Local Pharmacist Offers Reminders to Community During COVID-19 Crisis

March 26, 2020
By: Dwayne Page

Under an executive order last week by Governor Bill Lee declaring a state of emergency in Tennessee due to COVID-19, pharmacists are allowed to dispense an extra 90-day supply of maintenance prescriptions as needed.

Local pharmacist Susannah Cripps, in an interview with WJLE last week, explains what that means locally.

“The Governor issued an executive order that allows a pharmacist to dispense an additional 90 day supply of maintenance prescription medication if a patient is out of refills instead of them having to go to the doctor and secure that refill. This is only for prescriptions that are maintenance medications for patients meaning that the prescriptions are being used regularly and have been prescribed on an on-going basis by the patient’s health care provider but happens to be out of refills. It gives us that capability for continuity of care and it will help alleviate some of the workload on the prescribers and other health care providers as this situation escalates. Keep in mind this does not apply to controlled substances. This is maintenance medications for chronic diseases such as diabetes, hypertension, Arthritis, and things like that,” she said.

Among other concerns patients may have during the pandemic is the availability of prescriptions.

“We have had a lot of patients ask about pharmacy hours and the procedures during the COVID-19 pandemic and what will happen at local pharmacies. Will they be able to get their medications. Will there be shortages and things like that. The pharmacies I have spoken to are going to continue observing regular hours and would extend those hours should it become necessary,” said Cripps.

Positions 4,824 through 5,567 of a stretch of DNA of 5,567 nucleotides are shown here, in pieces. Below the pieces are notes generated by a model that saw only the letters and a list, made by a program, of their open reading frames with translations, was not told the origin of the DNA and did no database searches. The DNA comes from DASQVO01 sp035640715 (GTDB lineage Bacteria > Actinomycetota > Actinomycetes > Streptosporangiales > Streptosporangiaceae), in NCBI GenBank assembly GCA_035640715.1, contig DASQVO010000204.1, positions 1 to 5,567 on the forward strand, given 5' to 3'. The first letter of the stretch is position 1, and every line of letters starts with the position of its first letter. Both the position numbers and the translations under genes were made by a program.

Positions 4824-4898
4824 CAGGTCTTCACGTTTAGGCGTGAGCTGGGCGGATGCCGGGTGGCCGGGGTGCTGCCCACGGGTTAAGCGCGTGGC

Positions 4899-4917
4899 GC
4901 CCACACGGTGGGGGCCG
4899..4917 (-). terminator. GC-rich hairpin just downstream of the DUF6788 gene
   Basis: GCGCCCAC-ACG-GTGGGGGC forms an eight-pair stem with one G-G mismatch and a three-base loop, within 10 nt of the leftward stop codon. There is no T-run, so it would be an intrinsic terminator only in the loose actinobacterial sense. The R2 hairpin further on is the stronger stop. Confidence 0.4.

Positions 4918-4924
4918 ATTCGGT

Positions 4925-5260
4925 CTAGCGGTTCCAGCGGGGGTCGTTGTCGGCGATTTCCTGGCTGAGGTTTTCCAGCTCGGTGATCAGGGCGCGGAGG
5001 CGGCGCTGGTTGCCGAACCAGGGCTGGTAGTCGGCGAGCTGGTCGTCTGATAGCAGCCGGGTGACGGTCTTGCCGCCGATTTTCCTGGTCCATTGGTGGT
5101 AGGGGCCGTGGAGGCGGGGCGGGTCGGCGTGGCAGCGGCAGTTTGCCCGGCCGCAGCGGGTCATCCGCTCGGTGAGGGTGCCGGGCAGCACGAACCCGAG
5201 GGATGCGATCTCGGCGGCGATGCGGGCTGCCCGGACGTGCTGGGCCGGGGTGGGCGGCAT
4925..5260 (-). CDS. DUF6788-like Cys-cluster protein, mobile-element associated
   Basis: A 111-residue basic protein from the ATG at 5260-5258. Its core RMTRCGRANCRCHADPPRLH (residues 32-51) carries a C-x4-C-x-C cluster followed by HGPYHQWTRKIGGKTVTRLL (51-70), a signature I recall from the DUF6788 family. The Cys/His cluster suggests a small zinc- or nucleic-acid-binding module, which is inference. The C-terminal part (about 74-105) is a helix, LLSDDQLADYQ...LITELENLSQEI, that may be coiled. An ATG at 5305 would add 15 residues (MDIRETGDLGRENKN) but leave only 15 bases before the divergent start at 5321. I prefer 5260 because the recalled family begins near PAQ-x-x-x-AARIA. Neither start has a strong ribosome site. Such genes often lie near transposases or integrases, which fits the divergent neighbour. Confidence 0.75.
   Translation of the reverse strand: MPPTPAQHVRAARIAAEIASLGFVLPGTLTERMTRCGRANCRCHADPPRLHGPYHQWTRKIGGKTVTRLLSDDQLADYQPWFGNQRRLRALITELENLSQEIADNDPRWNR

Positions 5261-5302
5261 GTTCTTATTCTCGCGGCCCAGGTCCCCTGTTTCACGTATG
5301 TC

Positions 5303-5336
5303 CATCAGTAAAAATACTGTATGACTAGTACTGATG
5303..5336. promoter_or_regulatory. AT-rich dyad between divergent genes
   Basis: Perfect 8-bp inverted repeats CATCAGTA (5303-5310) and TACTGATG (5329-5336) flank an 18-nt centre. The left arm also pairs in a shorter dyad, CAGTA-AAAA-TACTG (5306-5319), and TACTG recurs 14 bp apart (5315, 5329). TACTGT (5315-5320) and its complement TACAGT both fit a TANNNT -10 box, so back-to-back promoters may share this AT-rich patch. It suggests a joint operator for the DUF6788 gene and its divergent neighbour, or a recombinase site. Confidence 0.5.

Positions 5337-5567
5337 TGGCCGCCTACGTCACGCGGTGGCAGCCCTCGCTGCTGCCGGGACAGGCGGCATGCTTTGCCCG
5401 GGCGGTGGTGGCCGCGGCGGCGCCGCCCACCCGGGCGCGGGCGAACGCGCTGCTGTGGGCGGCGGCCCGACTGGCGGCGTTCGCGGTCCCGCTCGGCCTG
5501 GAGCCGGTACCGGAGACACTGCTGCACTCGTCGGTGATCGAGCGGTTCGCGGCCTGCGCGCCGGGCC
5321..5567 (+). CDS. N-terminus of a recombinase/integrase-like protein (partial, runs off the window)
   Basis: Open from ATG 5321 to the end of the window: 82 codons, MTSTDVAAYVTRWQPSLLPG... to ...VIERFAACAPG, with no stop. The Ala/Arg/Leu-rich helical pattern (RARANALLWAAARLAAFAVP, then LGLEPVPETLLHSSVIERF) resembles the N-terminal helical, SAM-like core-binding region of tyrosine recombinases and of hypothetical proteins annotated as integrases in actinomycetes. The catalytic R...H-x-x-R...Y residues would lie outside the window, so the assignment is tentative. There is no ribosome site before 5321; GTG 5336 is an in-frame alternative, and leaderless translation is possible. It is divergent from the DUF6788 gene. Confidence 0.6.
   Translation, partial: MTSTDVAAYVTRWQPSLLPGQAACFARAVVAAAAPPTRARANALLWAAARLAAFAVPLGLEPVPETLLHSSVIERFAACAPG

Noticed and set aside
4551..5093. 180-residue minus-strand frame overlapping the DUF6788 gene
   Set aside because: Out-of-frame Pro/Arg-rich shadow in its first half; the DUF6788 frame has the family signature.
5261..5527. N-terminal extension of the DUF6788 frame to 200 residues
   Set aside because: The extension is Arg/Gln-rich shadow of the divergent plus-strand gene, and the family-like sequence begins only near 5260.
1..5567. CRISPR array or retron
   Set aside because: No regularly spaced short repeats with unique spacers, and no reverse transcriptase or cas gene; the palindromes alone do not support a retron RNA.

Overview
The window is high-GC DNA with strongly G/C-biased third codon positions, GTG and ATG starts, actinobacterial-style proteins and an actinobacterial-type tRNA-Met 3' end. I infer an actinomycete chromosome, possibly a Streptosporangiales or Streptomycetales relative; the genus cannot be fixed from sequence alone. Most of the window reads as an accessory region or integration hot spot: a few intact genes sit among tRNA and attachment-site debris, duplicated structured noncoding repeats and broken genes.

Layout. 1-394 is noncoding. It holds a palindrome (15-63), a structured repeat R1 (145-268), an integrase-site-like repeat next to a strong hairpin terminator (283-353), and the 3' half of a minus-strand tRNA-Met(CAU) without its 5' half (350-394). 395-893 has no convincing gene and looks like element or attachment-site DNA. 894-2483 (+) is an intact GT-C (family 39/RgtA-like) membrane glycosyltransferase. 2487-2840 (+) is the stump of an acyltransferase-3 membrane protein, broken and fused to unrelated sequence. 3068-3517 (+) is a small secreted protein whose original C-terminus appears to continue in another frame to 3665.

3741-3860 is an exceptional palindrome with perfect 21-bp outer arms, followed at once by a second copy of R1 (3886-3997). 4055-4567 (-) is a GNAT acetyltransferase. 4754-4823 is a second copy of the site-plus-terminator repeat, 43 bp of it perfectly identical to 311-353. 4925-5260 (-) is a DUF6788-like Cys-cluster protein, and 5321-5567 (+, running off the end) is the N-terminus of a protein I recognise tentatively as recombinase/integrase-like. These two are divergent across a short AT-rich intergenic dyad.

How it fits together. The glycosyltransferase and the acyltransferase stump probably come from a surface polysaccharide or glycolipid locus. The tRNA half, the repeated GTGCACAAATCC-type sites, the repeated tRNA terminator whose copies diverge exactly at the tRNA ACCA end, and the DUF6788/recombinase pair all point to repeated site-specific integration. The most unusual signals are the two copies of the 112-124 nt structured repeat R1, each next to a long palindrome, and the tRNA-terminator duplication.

“ As far as shortages, we experience them all the time but I know myself, we have been stocking up on maintenance medications and putting in additional orders so that we are prepared should there be a shortage of any of the maintenance type medications that patients are taking.”

When possible, Cripps said it’s a good idea to make use of your pharmacist’s drive through service.

“Its important to remember that for high risk patients they need to minimize their potential exposure so using the drive through if that is available at your pharmacy or taking advantage of free home delivery so ask your pharmacy providers if they have that service and put that to use for yourself if you are in the groups which are of high risk so you don’t have to risk going into the pharmacy and potentially being exposed to the virus,” she said.

Mail order prescriptions are also an option but they may also pose concerns.

“Mail orders are being offered up as a potential solution but I would caution patients that mail orders present their own set of significant risks. Medications don’t always arrive on time making it necessary to secure an additional prescription at a pharmacy with which you currently may have no relationship to obtain your medication and that could lead to an increased expense for patients and also unnecessary exposure during this time and with the uncertainty as this virus spreads that could become a bigger issue for mail order patients. Research has shown that the virus can live on some inanimate objects for up to three days and when you are using mail order you are increasing the number of hands touching your prescription all the way through the whole chain until it arrives to you. Those are things that you should consider concerning that option.”

“ I would suggest that you continue to use the doctors, nurses, and pharmacists that you know and trust and depend on for your healthcare services and count on them to practice the universal precautions,” said Cripps.